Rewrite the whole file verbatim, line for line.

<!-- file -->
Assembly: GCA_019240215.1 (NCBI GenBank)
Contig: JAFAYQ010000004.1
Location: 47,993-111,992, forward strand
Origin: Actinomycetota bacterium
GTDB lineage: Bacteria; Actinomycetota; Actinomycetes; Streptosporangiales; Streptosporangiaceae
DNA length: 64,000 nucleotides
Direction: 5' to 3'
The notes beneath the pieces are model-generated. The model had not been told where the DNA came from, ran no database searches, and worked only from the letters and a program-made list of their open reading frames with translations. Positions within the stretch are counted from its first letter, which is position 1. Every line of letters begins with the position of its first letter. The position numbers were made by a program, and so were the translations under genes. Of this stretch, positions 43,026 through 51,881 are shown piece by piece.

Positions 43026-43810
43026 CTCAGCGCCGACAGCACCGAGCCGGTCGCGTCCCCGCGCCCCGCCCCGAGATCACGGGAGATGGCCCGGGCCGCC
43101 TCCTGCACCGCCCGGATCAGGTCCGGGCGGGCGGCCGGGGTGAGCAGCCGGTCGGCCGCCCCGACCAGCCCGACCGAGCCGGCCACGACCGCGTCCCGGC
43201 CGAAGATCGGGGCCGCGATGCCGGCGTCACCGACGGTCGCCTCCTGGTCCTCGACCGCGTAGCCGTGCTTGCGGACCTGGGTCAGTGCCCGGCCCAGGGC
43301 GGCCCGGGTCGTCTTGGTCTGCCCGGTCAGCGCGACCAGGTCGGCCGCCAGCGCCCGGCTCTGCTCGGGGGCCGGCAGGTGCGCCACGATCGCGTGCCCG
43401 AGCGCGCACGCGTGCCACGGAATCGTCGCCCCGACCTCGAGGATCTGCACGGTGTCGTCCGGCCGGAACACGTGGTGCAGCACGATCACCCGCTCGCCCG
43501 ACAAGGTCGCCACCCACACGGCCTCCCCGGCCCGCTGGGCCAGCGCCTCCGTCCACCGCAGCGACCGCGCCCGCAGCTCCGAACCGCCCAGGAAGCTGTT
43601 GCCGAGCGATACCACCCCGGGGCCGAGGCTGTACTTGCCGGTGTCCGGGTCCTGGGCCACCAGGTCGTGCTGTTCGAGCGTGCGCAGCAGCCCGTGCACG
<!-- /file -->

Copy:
Assembly: GCA_019240215.1 (NCBI GenBank)
Contig: JAFAYQ010000004.1
Location: 47,993-111,992, forward strand
Origin: Actinomycetota bacterium
GTDB lineage: Bacteria; Actinomycetota; Actinomycetes; Streptosporangiales; Streptosporangiaceae
DNA length: 64,000 nucleotides
Direction: 5' to 3'
The notes beneath the pieces are model-generated. The model had not been told where the DNA came from, ran no database searches, and worked only from the letters and a program-made list of their open reading frames with translations. Positions within the stretch are counted from its first letter, which is position 1. Every line of letters begins with the position of its first letter. The position numbers were made by a program, and so were the translations under genes. Of this stretch, positions 43,026 through 51,881 are shown piece by piece.

Positions 43026-43810
43026 CTCAGCGCCGACAGCACCGAGCCGGTCGCGTCCCCGCGCCCCGCCCCGAGATCACGGGAGATGGCCCGGGCCGCC
43101 TCCTGCACCGCCCGGATCAGGTCCGGGCGGGCGGCCGGGGTGAGCAGCCGGTCGGCCGCCCCGACCAGCCCGACCGAGCCGGCCACGACCGCGTCCCGGC
43201 CGAAGATCGGGGCCGCGATGCCGGCGTCACCGACGGTCGCCTCCTGGTCCTCGACCGCGTAGCCGTGCTTGCGGACCTGGGTCAGTGCCCGGCCCAGGGC
43301 GGCCCGGGTCGTCTTGGTCTGCCCGGTCAGCGCGACCAGGTCGGCCGCCAGCGCCCGGCTCTGCTCGGGGGCCGGCAGGTGCGCCACGATCGCGTGCCCG
43401 AGCGCGCACGCGTGCCACGGAATCGTCGCCCCGACCTCGAGGATCTGCACGGTGTCGTCCGGCCGGAACACGTGGTGCAGCACGATCACCCGCTCGCCCG
43501 ACAAGGTCGCCACCCACACGGCCTCCCCGGCCCGCTGGGCCAGCGCCTCCGTCCACCGCAGCGACCGCGCCCGCAGCTCCGAACCGCCCAGGAAGCTGTT
43601 GCCGAGCGATACCACCCCGGGGCCGAGGCTGTACTTGCCGGTGTCCGGGTCCTGGGCCACCAGGTCGTGCTGTTCGAGCGTGCGCAGCAGCCCGTGCACG